The geography of Ecuador is broken up into three distinct regions not including the beautiful Galapagos Islands. The Pacific Coastal Region known locally as "La Costa", is the land between the Pacific coast and the Andes Mountains. This land runs about 187 miles wide and sees a great variety of landscapes, ecosystems, and of course, people. In this area, you will find a major plantation of Dole and Chiquita bananas, along with great sites to surf and beaches that glow with beauty. The Coastal Region contains the most populace city in Ecuador, the city of Guayaquil. The next region of Ecuador takes you into the rocky region of the Andes Mountains. The Andes Mountain Region contains volcanoes and mountain peaks with year-round snow. Quito, the capital city of Ecuador , is where we will see our journey begin. This historic city is on the UNESCO World Heritage List. It was founded in the 16th century on the ruins of an Inca city, and is the best preserved, least altered historic centre in Latin America, despite an earthquake in 1917. Our journey then takes us to the Chimborazo Province, where you will find the highest peak in Ecuador. Mount Chimborazo is an inactive volcano that last erupted in 550 AD. This is a special volcano because it is actually the point on the Earth's surface that is furthest from the Earth's centre. The Province's capital, Riobamba, is within a close proximity to this volcano, and also contains an Open Air Market that supports local agriculture. The last region of Ecuador is the spectacular Amazon Region also known as "el Oriente". This diverse region is located on the eastern portion of the country, and is home to the Ecuadorian Upper Basin. This Basin is home to several indigenous nations, each of who has their own language. Oil fields are located in this region. There has been severe environmental degradation and oil pollution in some areas. The Amazon Rainforest is filled with many species of plants, mammals, insects, birds, and reptiles.
The Amazon Rainforest and the Constitution
The Amazon Rainforest is one of the most diverse and also one of the richest regions on the planet. Because of its vegetation, and the continuous recycling of carbon dioxide in oxygen, it has been described as the "Lungs of our Planet". In Ecuador, the Rainforest has one of the greatest densities of unique species on earth. It also has the second highest deforestation rate in South America and the highest in an Amazonian country. With this in mind, Ecuador has taken a step forward, that is unlike any other; the constitution. In 2008 Ecuador granted rights to Nature. Written in the constitution, this passage speaks of the rights that Nature has in the country, "has the right to exist, persist, maintain and regenerate its vital cycles, structure, functions and its processes in evolution." This differs greatly from Canada's "Ministry of Environment," which is more about managing how humans use the environment rather than Mother Nature, herself. President Rafael Correa believes that trees, animals, rivers, and eco-systems themselves, deserve to have a voice. The constitution was first exercised in 2010 by two American residents of Ecuador. The couple believed that a government road construction crew was damaging the river by their home. The case was later won by Nature, and the construction crew was to fix the damages they caused to the river. This was the first case for Ecuador, and the world, establishing a new legal precedent.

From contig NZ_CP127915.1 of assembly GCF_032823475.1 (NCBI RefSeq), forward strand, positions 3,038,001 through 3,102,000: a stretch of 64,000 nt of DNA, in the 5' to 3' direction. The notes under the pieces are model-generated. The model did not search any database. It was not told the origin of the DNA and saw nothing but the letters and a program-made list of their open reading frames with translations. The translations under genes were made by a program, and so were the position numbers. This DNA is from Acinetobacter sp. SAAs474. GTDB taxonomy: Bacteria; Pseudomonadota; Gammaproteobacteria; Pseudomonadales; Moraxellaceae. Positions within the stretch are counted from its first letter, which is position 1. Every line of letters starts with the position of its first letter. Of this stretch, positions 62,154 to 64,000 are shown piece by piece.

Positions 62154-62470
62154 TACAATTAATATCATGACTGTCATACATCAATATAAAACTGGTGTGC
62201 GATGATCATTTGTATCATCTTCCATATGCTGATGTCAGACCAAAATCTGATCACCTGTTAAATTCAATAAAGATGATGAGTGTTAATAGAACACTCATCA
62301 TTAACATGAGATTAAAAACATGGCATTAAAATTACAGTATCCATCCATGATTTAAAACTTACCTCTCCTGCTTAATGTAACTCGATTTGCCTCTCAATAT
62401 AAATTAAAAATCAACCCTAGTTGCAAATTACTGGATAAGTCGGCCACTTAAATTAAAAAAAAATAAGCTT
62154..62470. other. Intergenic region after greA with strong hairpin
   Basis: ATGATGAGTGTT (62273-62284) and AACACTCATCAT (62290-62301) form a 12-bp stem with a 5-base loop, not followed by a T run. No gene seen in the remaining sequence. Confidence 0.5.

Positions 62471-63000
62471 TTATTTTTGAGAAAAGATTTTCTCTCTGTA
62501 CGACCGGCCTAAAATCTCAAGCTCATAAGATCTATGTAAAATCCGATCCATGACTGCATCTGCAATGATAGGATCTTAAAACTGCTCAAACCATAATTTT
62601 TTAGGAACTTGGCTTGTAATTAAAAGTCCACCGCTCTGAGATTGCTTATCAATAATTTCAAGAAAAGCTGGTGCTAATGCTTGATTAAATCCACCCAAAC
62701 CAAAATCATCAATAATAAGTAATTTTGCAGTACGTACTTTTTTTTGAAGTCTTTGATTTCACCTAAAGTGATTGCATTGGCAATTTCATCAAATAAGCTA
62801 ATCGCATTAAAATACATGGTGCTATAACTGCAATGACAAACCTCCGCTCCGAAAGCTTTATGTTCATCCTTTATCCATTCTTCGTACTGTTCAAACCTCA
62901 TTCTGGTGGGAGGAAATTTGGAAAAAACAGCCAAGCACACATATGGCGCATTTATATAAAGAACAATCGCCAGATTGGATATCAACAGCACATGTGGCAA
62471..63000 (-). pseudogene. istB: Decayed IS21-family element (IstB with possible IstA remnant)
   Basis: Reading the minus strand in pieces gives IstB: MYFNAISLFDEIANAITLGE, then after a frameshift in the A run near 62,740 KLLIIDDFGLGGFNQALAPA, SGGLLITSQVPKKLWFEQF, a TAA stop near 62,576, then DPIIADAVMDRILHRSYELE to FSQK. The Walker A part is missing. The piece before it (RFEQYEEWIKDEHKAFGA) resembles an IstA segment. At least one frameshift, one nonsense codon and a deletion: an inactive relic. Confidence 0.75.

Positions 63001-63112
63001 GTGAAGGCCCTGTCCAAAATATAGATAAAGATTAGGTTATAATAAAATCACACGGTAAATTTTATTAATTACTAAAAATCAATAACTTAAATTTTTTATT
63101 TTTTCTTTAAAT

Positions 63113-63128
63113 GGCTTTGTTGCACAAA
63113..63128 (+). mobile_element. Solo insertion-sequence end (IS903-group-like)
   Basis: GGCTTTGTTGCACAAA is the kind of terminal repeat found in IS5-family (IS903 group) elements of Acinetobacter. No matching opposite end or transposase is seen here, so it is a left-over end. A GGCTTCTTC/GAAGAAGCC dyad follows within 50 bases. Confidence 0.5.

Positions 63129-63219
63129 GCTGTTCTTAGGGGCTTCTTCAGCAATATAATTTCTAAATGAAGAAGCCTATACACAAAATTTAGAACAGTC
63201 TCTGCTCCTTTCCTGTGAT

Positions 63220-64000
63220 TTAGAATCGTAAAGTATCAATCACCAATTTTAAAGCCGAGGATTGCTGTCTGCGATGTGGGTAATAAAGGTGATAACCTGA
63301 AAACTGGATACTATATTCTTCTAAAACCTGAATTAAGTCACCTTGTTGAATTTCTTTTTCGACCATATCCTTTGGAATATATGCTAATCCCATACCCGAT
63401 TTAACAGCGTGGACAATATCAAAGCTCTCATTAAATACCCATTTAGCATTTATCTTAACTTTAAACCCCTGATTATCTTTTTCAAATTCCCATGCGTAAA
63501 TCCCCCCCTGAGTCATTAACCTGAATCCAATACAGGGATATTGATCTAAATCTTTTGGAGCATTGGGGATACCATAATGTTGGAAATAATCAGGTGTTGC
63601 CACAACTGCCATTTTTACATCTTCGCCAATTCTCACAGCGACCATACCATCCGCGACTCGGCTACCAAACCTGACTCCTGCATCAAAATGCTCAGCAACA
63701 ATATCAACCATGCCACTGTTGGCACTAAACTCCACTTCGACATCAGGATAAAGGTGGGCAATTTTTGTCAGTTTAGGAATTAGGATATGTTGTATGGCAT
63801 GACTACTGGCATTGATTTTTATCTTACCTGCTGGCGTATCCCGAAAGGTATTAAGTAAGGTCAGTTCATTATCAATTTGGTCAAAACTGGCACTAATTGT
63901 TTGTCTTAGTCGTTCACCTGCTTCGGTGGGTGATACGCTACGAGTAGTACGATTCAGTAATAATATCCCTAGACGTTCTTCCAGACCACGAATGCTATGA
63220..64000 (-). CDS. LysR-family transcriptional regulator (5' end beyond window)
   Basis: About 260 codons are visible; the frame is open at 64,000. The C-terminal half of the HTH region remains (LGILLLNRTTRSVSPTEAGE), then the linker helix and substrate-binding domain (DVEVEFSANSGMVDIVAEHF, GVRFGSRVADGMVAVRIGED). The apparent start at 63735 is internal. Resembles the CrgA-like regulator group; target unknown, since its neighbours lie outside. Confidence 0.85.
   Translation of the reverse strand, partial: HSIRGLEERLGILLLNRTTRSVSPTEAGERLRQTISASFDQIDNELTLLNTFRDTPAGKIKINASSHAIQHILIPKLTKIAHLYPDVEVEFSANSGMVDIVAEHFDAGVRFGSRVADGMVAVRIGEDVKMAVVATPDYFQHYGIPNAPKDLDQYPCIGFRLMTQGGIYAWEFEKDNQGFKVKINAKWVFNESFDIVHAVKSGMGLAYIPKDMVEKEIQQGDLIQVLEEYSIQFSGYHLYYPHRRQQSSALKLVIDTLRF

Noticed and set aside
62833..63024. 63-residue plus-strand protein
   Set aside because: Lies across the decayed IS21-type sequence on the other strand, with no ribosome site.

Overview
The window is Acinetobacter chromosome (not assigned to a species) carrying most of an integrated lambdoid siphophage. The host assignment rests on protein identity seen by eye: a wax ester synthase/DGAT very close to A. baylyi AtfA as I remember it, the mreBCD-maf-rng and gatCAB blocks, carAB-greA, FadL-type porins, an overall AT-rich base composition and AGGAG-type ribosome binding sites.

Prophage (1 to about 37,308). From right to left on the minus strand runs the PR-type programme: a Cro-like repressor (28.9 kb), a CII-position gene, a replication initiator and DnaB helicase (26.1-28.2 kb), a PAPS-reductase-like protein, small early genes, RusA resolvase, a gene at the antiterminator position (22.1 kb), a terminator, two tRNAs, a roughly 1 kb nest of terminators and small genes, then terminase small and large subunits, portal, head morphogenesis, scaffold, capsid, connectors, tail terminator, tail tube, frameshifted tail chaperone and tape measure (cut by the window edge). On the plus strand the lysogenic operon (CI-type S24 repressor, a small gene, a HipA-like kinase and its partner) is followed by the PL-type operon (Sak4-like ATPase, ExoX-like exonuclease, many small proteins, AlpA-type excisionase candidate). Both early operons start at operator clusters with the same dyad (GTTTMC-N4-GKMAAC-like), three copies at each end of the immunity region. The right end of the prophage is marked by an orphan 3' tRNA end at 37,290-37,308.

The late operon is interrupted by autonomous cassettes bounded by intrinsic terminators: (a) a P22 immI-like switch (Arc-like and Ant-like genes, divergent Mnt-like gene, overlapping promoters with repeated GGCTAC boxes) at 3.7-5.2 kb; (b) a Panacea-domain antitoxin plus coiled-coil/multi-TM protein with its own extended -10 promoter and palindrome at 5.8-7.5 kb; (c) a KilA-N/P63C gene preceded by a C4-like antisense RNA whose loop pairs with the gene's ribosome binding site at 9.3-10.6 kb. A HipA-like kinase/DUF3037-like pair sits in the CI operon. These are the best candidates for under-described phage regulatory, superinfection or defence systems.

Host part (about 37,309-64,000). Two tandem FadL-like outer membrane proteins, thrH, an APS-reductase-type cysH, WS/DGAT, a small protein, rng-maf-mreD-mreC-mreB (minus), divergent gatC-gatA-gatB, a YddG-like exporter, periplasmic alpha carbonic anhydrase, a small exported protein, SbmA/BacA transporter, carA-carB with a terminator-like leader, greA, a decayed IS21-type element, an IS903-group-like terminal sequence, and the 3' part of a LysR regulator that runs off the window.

The Yasuni National Park is located in the Ecuadorian Amazon, and encompasses one of the most biologically diverse forests in the world. The Park is home to a variety of tree species, as well as record breaking numbers of species of birds, bats, insects, frogs, and fish. It is home to thriving populations of carnivores such as jaguars and harpy eagles. Yasuni is also a shelter for more than 20 globally threatened mammal species, including the white-bellied spider monkey. The Park is also home to some of the lat remaining indigenous peoples still living in the Amazon. For this reason, President Rafael Correa wants to reserve the beauty and diverse Park. He made a proposal to not exploit 20% of the country's untapped oil reserves. The reserves lie under Yasuni National Park. The Yasuni-ITT initiative promises to leave the oil in the ground as long as the global community takes co-responsibility and contributes half of the profits over 13 years; $3.6 billion. Ecuador's economy depends highly on oil, and nearly 30% of Ecuadoreans live below the poverty line. Yet the country is very supportive of the idea to preserve Yasuni's oil. So far the global community has raised $300 million all together.
Ecuador Experience Team
St. Peter's Secondary School 201 Ashford Drive Barrie, ON L4N 6A3 (705) 734-0168